County seeks highway expansion

Ed Marlowe
Staff writer

Calloway County is set to receive multiple road and bridge renovations as part of the 2012-2018 Kentucky Highway Plan submitted to the Kentucky General Assembly in early January.

The largest of the renovations, costing $9.6 million, entails widening U.S. Hwy. 641 South from the Murray city limits all the way to the Tennessee state line, spanning Clarks River in the process.

Keith Todd, public information officer for the Kentucky Transportation Cabinet, said the project has been divided into two sections with the bridge as the meeting point.

“We have been approved for work to begin from the bridge to the state line after acquiring one parcel of property,” Todd said. “We are hoping for funding this year for the one mile from Murray to the Clarks Bridge.”

The County submitted a state proposal that requests for the expansion of U.S. 641 through Murray || Greg Johnson/Contributing photographer

With 8,300 cars traveling U.S. Hwy. 641 in south Calloway and 6,800 cars passing through Hazel, Ky., daily, Todd said the main reason for the widening is to ensure the safety of drivers     and to increase the amount of capacity the road can handle.

Peyton Mastera, Murray projects administrator, said while design, engineering phases and right-of-way acquisition are underway, the timetable for construction to begin has so far been undetermined.

“These highway projects have to go through funding approvals and utility relocations before people actually see road construction,” Mastera said. “(This project) is similar to the widening of Highway 121 from 12th Street out to Bailey Road.”

Todd said it takes anywhere from six months to one year after a project has been approved by the state to purchase right-of-way and move proper utilities before construction can commence at any site.

The total cost of Calloway’s road repairs over the six-year period will near $31 million once all projects are completed. Todd said repairs of the biggest priority will come first.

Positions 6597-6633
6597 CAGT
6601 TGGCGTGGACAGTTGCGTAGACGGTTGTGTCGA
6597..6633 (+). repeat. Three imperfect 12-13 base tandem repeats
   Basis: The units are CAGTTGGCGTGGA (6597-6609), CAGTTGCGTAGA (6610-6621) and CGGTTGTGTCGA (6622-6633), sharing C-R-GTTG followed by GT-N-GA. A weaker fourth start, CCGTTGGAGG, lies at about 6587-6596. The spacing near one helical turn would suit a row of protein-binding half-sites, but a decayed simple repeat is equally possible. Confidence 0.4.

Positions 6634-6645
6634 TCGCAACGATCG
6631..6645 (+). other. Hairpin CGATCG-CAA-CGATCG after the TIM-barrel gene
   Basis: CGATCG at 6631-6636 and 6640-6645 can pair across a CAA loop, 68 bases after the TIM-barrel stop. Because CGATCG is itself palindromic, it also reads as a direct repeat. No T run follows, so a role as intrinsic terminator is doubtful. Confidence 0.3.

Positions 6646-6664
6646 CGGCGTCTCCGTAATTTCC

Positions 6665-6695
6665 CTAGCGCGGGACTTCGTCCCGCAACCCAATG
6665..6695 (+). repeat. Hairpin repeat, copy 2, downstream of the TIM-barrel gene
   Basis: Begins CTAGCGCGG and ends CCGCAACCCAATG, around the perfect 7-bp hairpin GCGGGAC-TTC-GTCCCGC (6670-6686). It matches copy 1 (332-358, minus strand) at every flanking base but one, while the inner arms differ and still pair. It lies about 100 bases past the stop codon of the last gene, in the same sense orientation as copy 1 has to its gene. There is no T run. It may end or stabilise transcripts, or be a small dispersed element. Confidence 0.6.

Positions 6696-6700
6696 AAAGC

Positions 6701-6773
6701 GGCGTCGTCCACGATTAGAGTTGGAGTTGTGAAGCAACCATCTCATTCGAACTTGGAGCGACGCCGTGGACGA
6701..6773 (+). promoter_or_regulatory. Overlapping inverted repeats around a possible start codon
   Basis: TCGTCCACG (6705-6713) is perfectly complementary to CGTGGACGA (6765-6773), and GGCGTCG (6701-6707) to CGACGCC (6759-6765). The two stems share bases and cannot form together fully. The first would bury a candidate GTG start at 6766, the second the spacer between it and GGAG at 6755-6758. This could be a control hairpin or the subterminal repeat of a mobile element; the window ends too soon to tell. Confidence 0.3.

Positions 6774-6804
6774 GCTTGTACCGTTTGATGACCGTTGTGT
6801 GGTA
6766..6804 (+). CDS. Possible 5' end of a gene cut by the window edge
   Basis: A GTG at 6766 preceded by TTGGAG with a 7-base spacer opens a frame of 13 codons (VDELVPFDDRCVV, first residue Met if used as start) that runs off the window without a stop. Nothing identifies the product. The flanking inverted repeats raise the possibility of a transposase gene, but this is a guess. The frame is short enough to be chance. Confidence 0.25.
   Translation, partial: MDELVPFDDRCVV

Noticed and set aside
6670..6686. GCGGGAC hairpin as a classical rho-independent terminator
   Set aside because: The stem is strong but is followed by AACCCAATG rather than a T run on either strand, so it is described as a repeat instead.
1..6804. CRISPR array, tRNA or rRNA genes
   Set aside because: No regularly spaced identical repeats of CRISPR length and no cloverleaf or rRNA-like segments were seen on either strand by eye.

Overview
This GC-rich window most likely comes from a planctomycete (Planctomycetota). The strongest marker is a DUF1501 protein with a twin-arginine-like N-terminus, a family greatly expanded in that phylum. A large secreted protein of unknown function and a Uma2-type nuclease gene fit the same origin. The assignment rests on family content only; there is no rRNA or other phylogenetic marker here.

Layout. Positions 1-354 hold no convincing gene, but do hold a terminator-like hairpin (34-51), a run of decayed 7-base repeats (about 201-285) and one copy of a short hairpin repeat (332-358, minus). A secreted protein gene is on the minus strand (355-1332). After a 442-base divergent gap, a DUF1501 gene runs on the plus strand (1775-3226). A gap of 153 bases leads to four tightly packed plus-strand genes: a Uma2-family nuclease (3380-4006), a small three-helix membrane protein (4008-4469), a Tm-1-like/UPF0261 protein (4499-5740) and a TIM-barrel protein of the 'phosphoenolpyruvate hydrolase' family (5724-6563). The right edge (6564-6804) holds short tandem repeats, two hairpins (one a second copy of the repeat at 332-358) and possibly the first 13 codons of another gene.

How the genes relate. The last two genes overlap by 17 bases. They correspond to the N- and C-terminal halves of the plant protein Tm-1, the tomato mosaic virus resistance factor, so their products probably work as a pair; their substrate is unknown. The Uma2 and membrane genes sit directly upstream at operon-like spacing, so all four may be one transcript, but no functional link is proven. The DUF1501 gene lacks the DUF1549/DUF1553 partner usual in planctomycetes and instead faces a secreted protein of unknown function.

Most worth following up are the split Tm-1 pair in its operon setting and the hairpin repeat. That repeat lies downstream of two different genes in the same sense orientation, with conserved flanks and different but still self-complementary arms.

“Basically, the state looks at the money available and says ‘What can we build?’” he said. “From the money available, the state then decides order of importance.”

The collapsing of Eggner’s Ferry Bridge, Todd said, does not change the priority of the road projects submitted to the Kentucky General Assembly.

“We have money for emergency situations,” he said. “Accidents do not generally increase in priority over other state projects.”

Almost one year ago, the Murray City Council compiled a list of road repair priorities and submitted them to the Kentucky Transportation Cabinet.

Cabinet engineers then review the feasibility of the projects and choose which projects move on and which projects are delayed or axed from the listing.

Senior staffs of the Cabinet located in Frankfort, Ky., then realign project priorities and create a draft road plan, presenting the findings to the Kentucky Legislature.

The Legislature has final word on whether the projects can move forward, be delayed until funding arrives or be completly nixed altogether.

Todd said it is possible multiple projects to begin shooting up around the county at the same time.

“These projects are like building a foundation to a house,” he said. “When one project gets to the middle or end point, another one can be started somewhere else.”